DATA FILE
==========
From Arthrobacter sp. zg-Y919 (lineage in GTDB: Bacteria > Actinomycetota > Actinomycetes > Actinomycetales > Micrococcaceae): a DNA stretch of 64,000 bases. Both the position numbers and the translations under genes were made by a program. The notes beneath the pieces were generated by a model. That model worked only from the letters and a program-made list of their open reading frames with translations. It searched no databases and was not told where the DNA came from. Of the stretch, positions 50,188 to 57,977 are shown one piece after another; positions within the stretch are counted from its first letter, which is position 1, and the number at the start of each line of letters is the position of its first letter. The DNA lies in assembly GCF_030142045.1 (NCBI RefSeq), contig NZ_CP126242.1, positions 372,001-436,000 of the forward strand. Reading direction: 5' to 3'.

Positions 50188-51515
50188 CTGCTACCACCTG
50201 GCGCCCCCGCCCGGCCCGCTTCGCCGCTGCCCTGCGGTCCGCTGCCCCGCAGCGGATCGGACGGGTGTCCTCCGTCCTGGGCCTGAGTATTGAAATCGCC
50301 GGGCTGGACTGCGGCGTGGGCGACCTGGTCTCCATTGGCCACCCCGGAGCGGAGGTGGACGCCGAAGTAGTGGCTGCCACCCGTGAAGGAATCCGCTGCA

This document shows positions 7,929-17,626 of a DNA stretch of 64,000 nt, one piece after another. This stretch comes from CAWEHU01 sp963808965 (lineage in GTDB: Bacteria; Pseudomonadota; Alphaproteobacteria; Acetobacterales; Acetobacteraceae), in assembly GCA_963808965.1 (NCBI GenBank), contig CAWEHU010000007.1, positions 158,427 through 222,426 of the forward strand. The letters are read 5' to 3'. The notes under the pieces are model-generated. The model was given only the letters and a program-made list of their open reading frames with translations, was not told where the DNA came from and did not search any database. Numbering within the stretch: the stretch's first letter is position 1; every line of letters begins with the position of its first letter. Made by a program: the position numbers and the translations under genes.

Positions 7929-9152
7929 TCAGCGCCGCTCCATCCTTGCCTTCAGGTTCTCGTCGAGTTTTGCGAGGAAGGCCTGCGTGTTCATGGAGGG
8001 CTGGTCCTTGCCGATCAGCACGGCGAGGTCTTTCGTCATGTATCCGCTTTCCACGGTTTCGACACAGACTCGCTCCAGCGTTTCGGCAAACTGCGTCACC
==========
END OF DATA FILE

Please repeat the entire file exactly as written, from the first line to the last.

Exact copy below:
From Arthrobacter sp. zg-Y919 (lineage in GTDB: Bacteria > Actinomycetota > Actinomycetes > Actinomycetales > Micrococcaceae): a DNA stretch of 64,000 bases. Both the position numbers and the translations under genes were made by a program. The notes beneath the pieces were generated by a model. That model worked only from the letters and a program-made list of their open reading frames with translations. It searched no databases and was not told where the DNA came from. Of the stretch, positions 50,188 to 57,977 are shown one piece after another; positions within the stretch are counted from its first letter, which is position 1, and the number at the start of each line of letters is the position of its first letter. The DNA lies in assembly GCF_030142045.1 (NCBI RefSeq), contig NZ_CP126242.1, positions 372,001-436,000 of the forward strand. Reading direction: 5' to 3'.

Positions 50188-51515
50188 CTGCTACCACCTG
50201 GCGCCCCCGCCCGGCCCGCTTCGCCGCTGCCCTGCGGTCCGCTGCCCCGCAGCGGATCGGACGGGTGTCCTCCGTCCTGGGCCTGAGTATTGAAATCGCC
50301 GGGCTGGACTGCGGCGTGGGCGACCTGGTCTCCATTGGCCACCCCGGAGCGGAGGTGGACGCCGAAGTAGTGGCTGCCACCCGTGAAGGAATCCGCTGCA

This document shows positions 7,929-17,626 of a DNA stretch of 64,000 nt, one piece after another. This stretch comes from CAWEHU01 sp963808965 (lineage in GTDB: Bacteria; Pseudomonadota; Alphaproteobacteria; Acetobacterales; Acetobacteraceae), in assembly GCA_963808965.1 (NCBI GenBank), contig CAWEHU010000007.1, positions 158,427 through 222,426 of the forward strand. The letters are read 5' to 3'. The notes under the pieces are model-generated. The model was given only the letters and a program-made list of their open reading frames with translations, was not told where the DNA came from and did not search any database. Numbering within the stretch: the stretch's first letter is position 1; every line of letters begins with the position of its first letter. Made by a program: the position numbers and the translations under genes.

Positions 7929-9152
7929 TCAGCGCCGCTCCATCCTTGCCTTCAGGTTCTCGTCGAGTTTTGCGAGGAAGGCCTGCGTGTTCATGGAGGG
8001 CTGGTCCTTGCCGATCAGCACGGCGAGGTCTTTCGTCATGTATCCGCTTTCCACGGTTTCGACACAGACTCGCTCCAGCGTTTCGGCAAACTGCGTCACC